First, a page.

Why bring the Cecil B Moore incident up? Because neighbors in the area near the P&W Yard adjacent to where the accident occurred have told several media outlets about a hole in a fence near the State Rd overpass. It was through that hole in which Davis and his friend, 4-year-old Jahlil Straughn, apparently passed through to reach the P&W right-of-way. Keisha Sutton, a resident of the neighborhood, told 6 ABC:

    "(The holes have) been there a long time. People have been complaining about that big hole. Little kids will be up there playing on the tracks."

    Of course, NOW SEPTA will likely take action in order to repair the fence. That's little comfort to Brandon Davis' family, who are now preparing for their son's burial instead of his 4th birthday - which would've been next month...
  • Tuesday, June 03, 2003

  • SCHUYLKILL VALLEY DE-RAILED? That appears to be the way things are going, according to the Pottstown Mercury. The article notes the planned reduction in federal matching funds from 80/20 (state/local match 20 percent) to 50/50 would potentially force Harrisburg, SEPTA, and the Berks Area Reading Transportation Authority (BARTA) to come up with half of the $1.8 billion (and rising) price tag. While the new formulas have not been approved by Congress yet, BARTA boss Dennis Louwerse, whose agency stands to lose nearly $2 million in operating assistance for day-to-day bus operations in Reading, offered this worst case scenario:

    "No guaranteed funding and 50-50 would mean the death of the Schuylkill Valley Metro, barring a miracle."

    Here's an idea. How about scaling back the project so it doesn't become the boondoggle that it appears to be becoming? Considering the costs for other passenger rail extentions across the country are coming in far less than what Schuylkill Valley would potentially cost, SEPTA, BARTA, and their enablers in this scheme (take a bow, Greater Valley Forge TMA Director Peter Quinn and the rest of the "SVM Coalition" who have taken an all or nothing approach to this project from day 1) may want to try designing a less ambitious project instead of risking political embarassment from Washington when the plug gets pulled on this project.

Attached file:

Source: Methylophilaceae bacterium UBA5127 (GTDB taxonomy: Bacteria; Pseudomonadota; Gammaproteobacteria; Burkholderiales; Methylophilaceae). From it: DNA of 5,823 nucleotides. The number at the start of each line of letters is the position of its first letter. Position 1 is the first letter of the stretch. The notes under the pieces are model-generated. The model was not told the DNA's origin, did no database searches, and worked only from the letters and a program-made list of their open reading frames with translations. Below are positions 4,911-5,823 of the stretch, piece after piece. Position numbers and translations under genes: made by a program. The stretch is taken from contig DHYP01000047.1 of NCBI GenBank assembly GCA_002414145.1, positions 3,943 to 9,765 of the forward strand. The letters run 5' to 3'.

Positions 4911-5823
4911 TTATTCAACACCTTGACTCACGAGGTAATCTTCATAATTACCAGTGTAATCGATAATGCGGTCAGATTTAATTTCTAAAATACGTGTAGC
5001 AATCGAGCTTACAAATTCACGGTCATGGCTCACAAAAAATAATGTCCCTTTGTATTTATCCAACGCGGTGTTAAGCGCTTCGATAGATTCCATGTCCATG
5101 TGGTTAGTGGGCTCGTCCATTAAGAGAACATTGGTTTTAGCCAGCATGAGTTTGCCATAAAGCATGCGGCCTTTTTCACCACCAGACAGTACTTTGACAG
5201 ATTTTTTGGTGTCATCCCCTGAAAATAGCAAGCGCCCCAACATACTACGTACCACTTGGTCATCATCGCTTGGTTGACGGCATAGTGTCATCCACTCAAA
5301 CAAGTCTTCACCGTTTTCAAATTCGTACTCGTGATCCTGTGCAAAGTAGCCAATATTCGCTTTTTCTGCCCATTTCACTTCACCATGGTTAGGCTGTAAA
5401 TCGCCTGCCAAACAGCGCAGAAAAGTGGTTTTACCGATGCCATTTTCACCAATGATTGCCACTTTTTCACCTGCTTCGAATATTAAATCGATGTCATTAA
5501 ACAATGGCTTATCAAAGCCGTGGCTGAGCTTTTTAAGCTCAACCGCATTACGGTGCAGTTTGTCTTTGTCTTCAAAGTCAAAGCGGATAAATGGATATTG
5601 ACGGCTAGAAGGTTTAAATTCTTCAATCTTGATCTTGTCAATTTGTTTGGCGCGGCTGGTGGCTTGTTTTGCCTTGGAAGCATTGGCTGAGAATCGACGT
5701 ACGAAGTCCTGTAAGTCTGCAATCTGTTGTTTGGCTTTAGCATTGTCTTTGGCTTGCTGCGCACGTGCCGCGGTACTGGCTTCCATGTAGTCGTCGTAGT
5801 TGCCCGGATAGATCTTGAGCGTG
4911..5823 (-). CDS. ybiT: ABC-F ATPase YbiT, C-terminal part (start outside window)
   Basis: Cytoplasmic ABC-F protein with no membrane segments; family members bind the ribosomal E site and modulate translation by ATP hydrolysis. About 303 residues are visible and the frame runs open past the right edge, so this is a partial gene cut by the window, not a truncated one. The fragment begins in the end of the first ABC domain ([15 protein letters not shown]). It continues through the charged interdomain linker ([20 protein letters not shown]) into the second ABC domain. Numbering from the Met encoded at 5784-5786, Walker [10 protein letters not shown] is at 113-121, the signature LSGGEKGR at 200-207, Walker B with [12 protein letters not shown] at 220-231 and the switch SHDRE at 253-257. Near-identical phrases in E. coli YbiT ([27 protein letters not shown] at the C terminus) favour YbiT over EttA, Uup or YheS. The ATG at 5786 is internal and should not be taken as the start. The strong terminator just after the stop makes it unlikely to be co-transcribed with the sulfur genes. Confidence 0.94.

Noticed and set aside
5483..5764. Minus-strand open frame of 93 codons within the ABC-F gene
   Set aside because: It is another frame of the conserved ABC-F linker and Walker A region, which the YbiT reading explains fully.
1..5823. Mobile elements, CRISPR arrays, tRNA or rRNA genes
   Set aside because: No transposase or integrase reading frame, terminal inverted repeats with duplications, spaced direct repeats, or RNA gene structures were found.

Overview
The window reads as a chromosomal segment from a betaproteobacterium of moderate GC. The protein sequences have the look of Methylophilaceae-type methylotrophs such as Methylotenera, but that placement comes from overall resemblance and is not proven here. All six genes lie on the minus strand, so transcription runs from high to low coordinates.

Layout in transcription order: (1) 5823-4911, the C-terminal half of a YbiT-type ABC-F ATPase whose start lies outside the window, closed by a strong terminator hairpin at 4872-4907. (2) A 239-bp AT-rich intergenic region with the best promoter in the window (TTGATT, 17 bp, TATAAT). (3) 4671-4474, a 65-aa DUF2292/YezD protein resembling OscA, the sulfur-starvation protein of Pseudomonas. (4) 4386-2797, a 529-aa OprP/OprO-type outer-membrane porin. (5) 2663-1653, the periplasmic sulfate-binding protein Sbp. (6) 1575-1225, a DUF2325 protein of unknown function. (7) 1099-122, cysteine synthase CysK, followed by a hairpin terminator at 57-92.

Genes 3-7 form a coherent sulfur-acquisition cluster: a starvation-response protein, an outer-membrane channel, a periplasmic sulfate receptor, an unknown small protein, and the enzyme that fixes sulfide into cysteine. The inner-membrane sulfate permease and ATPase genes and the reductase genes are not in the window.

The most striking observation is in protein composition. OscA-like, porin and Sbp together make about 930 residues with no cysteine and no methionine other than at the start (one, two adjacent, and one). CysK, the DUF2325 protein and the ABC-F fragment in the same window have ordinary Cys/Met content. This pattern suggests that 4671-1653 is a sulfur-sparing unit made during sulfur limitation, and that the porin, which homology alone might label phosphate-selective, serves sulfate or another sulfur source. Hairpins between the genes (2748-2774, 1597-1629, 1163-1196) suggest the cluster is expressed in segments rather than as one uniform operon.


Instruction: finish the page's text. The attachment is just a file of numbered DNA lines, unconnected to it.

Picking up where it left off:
• ANOTHER VOICE HEARD FROM Inquirer Architecture Critic Inga Saffron is the latest person to spin the potential impact of SEPTA's Draconian Service Cuts. Saffron's view is that SEPTA's cuts combined with an increase in parking decks within the Center City over the past 10 years (not to mention the botched DisneyQuest site at 8/Market, which is now - you guessed it - a parking lot) would significantly decrease any advantages Center City - and for that matter, Philadelphia as a whole - would have over suburban areas and even the rest of the nation. It is, to say the least, an interesting read.

  • AND YET ANOTHER ONE This week's Philadelphia Business Journal offers it's own editorial views on the SEPTA budget crisis, calling upon Harrisburg to send some consultants to find ways to reduce expenses without resorting to Draconian Service Cuts. Not so surprisingly, the editorial notes the following SEPTA position, which has been spun through the press ever since the Draconian Service Cuts were proposed: